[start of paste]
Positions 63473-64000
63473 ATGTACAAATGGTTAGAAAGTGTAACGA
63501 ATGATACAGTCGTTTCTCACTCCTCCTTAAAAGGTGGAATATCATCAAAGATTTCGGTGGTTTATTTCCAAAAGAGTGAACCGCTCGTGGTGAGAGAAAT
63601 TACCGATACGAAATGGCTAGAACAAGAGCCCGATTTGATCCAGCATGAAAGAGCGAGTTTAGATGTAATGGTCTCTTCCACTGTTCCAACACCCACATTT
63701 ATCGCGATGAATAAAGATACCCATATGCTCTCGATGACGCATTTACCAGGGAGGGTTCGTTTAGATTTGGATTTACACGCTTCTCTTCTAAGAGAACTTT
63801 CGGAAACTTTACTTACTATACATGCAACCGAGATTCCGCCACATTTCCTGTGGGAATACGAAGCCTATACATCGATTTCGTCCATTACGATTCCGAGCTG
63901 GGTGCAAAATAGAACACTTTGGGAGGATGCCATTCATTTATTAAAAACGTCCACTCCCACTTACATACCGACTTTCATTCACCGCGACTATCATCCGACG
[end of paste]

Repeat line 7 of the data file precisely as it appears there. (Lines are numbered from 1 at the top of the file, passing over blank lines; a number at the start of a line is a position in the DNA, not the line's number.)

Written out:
63901 GGTGCAAAATAGAACACTTTGGGAGGATGCCATTCATTTATTAAAAACGTCCACTCCCACTTACATACCGACTTTCATTCACCGCGACTATCATCCGACG